Review copy from the author/publisher

My rating: 4 out of 5 Stars

About the Book:

A staggering love illuminating the dark corners of a Nazi prison
Renowned German pastor and theologian Dietrich Bonhoeffer is famous for his resistance to the Nazi regime and for his allegiance to God over government. But what few realize is that the last years of his life also held a love story that rivals any romance novel.
Maria von Wedemeyer knows the realities of war. Her beloved father and brother have both been killed on the battlefield. The last thing this spirited young woman needs is to fall for a man under constant surveillance by the Gestapo. How can she give another piece of her heart to a man so likely to share the same final fate? Yet when Dietrich Bonhoeffer, an old family friend, comes to comfort the von Wedemeyers after their losses, she discovers that love isn’t always logical.
Dietrich himself has determined to keep his distance from romantic attachments. There is too much work to be done for God, and his involvement in the conspiracy is far too important. But when he encounters a woman whose intelligence and conviction match his own, he’s unprepared for how easy it is to give away his heart.
With their deep love comes risk–and neither Dietrich nor Maria is prepared for just how great that risk soon becomes.
Based on detailed historical research and including photos from both Maria’s and Dietrich’s lives, this is a true love story at once beautiful and heartrending. My Dearest Dietrich sheds new light on a world-famous theologian . . . and the woman who changed his life.

My Dearest Dietrich: A Novel of Dietrich Bonhoeffer's Lost Love

My Thoughts:

 

Dietrich Bonhoeffer left behind a remarkable legacy. I loved the look into his life that this book brought. Getting to know his “lost love” was an enjoyable story with a bittersweet end.
He was a man of stalwart faith, and reading about his life, even through fiction, is an encouragement! I marked several spots of his wise words. :)
While slow-moving at times, it was a good read. Not one to be rushed through.
My heart hurts for all the atrocities so many endured during WWII. And yet, what strength they showed, especially in their faith.
I didn’t particularily “bond” with Maria.  She endured a lot though, and grew much throughout her journey, I just didn’t care for her, personally.
But their shared letters were very fascinating, and their story sweet.
If you enjoy WWII fiction books that are real and down-to-earth, you’ll want to add this to your list. :)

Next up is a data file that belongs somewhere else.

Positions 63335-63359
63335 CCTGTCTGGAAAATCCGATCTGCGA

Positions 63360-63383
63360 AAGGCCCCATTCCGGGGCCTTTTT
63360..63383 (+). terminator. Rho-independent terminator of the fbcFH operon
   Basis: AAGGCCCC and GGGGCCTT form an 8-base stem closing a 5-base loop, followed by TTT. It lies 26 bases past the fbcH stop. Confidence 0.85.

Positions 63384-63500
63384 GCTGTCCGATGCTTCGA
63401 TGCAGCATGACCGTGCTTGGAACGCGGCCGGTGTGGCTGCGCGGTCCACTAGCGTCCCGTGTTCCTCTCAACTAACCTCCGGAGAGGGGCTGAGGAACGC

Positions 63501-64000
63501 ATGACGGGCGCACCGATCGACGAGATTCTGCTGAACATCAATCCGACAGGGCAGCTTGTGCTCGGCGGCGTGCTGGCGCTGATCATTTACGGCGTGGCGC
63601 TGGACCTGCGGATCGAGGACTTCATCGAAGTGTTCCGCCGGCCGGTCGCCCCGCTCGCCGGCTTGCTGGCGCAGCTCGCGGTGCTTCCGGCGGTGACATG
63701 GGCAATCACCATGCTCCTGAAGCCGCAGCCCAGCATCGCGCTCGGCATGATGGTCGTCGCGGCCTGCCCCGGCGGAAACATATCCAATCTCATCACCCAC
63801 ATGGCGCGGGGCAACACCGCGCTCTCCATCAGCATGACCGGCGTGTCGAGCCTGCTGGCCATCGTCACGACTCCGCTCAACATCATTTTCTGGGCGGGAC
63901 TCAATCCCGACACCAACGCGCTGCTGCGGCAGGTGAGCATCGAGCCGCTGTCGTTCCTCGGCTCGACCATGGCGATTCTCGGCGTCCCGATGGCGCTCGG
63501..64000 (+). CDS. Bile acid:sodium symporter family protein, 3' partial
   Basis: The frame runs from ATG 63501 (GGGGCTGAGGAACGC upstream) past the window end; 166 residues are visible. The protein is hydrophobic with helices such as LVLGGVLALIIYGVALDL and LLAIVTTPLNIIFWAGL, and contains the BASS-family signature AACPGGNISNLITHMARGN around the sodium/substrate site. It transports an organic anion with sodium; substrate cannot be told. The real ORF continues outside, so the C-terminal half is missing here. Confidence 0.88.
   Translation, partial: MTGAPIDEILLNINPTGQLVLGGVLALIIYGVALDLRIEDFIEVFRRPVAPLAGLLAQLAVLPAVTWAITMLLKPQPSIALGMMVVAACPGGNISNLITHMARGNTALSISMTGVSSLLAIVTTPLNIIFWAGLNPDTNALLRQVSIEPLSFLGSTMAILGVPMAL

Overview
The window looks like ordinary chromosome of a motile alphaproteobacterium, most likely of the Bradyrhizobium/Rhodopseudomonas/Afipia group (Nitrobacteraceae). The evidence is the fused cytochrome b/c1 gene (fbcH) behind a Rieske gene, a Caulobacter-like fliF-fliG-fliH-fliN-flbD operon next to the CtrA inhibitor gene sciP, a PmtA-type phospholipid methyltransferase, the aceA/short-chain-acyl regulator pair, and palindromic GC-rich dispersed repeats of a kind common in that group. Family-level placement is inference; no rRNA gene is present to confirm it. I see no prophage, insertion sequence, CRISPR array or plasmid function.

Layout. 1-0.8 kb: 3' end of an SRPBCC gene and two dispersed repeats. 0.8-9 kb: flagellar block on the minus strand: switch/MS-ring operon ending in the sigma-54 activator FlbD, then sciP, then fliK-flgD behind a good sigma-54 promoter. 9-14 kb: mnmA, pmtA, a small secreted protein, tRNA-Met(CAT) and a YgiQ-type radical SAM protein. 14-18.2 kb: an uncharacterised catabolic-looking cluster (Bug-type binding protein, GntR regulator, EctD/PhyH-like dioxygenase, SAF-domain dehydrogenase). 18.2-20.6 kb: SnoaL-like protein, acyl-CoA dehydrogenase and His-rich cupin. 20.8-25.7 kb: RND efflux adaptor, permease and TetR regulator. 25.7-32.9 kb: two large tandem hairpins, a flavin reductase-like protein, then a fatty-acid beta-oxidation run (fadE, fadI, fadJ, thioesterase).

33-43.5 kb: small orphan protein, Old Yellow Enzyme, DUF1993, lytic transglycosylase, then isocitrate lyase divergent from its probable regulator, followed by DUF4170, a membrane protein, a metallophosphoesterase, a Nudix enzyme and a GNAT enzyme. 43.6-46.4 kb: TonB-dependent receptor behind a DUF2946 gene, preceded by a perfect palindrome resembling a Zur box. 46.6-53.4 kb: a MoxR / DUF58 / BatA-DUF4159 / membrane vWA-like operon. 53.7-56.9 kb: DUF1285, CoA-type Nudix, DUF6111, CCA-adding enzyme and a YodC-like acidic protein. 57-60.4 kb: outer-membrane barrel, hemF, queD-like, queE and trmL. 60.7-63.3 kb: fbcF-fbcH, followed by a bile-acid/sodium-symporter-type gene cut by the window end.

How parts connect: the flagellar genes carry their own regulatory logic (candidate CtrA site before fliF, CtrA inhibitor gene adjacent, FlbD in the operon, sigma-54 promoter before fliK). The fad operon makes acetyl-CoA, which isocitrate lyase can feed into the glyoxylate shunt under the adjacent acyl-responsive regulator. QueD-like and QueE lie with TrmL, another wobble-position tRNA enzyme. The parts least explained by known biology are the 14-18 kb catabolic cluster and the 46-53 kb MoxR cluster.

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*I was provided a copy of this book by the publisher. All opinions in this review are my own.
Posted in 1940's, Bethany House, Book reviews

“The Number of Love” by Roseanna M White ~ Book Review

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“The Number of Love” by Roseanna M White

Book #1 of The Codebreakers // Historical Fiction

Review copy from the publishers

My rating: 5 out of 5 stars

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About the Book:

Three years into the Great War, England’s greatest asset is their intelligence network—field agents risking their lives to gather information, and codebreakers able to crack every German telegram. Margot De Wilde thrives in the environment of the secretive Room 40, where she spends her days deciphering intercepted messages. But when her world is turned upside down by an unexpected loss, for the first time in her life numbers aren’t enough.

Drake Elton returns wounded from the field, followed by an enemy that just won’t give up. He’s smitten quickly by the too-intelligent Margot, but how to convince a girl who lives entirely in her mind that sometimes life’s answers lie in the heart?

Amidst biological warfare, encrypted letters, and a German spy who wants to destroy not just them, but others they love, Margot and Drake will have to work together to save them all from the very secrets that brought them together.

 

My Thoughts:

 

Another amazing book by Roseanna M White to add to my favorites list! Everytime I think I can name my favorite book by this author, I read her newest and change my mind. ^.^ They are all so very good! And “The Number of Love” is no exception. What a marvelous story! I was captivated from page one, and immediately fell in love with the characters. They were so very vivid in this book. And seeing a couple other characters whom I recognized from previous White books – what a fun treat. :)
Margot is such a fascinating character. I loved her so much, and Drake too! Another major favorite was Drake’s sister Dot. I could relate to her in many ways, and wish she had her own full-length novel! :D She was lovely.